Appropriateness doesn’t require an adviser to provide perfect or ideal advice. Nor does it require the adviser to provide the highest level of care.
‘Appropriate advice’ just needs to be fit for purpose and based on the risk professional’s consideration of their client’s relevant personal circumstances.
Whether an adviser has correctly or adequately identified the client’s relevant circumstances will depend on the specific situation including the nature and scope of the advice provided, the complexity of the advice and the client’s needs, financial literacy and experience.
This might suggest that identifying relevant personal circumstances is an inherently subjective assessment, but the financial advice industry has, through a combination of practice, education and external influences, developed common discovery processes.
Relevant personal circumstances are determined by the adviser’s application of reason and professional judgment to the client’s situation.
Although ASIC’s Regulatory Guide 175 suggests some relevant circumstances for advice on products with an investment component, they make few, if any, suggestions for other types of financial product advice.
In my opinion, appropriate advice on superannuation and insurance should consider and address matters including:
- the need for, and sustainability of, the recommended insurance levels;
- the general assumptions on which the recommendations are based including
- the value of level premiums;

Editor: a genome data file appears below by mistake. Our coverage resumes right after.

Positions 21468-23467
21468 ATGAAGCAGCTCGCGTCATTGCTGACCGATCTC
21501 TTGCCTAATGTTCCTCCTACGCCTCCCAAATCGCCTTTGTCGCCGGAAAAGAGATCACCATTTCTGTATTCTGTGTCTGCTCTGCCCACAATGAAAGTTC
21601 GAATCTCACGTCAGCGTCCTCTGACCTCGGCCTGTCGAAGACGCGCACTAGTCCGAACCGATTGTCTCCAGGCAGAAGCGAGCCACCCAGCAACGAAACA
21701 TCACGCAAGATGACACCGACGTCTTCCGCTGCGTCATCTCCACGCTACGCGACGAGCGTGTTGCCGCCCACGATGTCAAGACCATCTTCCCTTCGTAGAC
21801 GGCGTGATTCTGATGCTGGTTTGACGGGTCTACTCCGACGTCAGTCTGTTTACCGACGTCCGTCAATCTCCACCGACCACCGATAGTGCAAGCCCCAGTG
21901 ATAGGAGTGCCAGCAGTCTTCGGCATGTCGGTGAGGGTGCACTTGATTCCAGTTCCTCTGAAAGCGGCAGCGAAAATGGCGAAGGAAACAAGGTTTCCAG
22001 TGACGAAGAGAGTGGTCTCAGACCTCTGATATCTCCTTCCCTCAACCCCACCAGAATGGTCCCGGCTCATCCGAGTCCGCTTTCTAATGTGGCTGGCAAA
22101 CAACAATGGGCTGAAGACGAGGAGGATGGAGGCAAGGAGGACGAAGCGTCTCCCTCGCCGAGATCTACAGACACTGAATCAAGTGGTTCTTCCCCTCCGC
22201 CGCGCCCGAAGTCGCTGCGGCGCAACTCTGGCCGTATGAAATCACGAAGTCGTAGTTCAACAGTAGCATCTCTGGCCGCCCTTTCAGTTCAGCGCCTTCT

- the likelihood of the client maintaining cover with the insurer over a longer-term;
- the methodology used to calculate sums insured;
- the disadvantages of unitised cover; and
- the likelihood that client’s insurance needs generally decline over time;
- the precise impact of the recommended insurance on the client’s superannuation balance and the growth of their superannuation;
- whether the client’s needs and objectives could have been achieved within their current fund;
- the medium and long term consequences of the recommended actions (including the client’s capacity to recover);
- the real consequences and implications of the recommended strategy;
- the root causes of the client’s specific issues (and the strategies and means by which the root causes can be addressed or mitigated);
- the client’s desire to minimise fees and costs;
- whether the adviser’s process and advice model benefitted the client (or whether they compromised the client’s interests);
- whether the advice (if followed) will produce the expected benefits; and
- tax position, social security entitlements, family commitments, employment security and expected retirement age.
The risks of replacement
Replacing insurance products involves additional complications in the wake of Commonwealth Financial Planning Limited v Couper  NSWCA 444. Notwithstanding standard disclaimers in SoA templates, appropriate advice (and advice provided in the client’s best interests) requires an adviser to “sufficiently impress” upon their clients the real risks they assume in replacing one policy with another including, but not limited to, the risk that section 29(3) of the Insurance Contracts Review Act 1984 (Cth) entitles an insurer to avoid a life insurance policy for non-fraudulent non-disclosure within three years of commencement.